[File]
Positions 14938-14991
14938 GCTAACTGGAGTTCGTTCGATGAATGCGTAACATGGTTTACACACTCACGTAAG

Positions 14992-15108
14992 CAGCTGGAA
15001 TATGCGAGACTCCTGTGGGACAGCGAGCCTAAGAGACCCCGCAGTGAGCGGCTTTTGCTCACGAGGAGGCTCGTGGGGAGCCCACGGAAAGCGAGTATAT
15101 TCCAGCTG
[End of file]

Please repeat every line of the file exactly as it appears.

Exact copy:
Positions 14938-14991
14938 GCTAACTGGAGTTCGTTCGATGAATGCGTAACATGGTTTACACACTCACGTAAG

Positions 14992-15108
14992 CAGCTGGAA
15001 TATGCGAGACTCCTGTGGGACAGCGAGCCTAAGAGACCCCGCAGTGAGCGGCTTTTGCTCACGAGGAGGCTCGTGGGGAGCCCACGGAAAGCGAGTATAT
15101 TCCAGCTG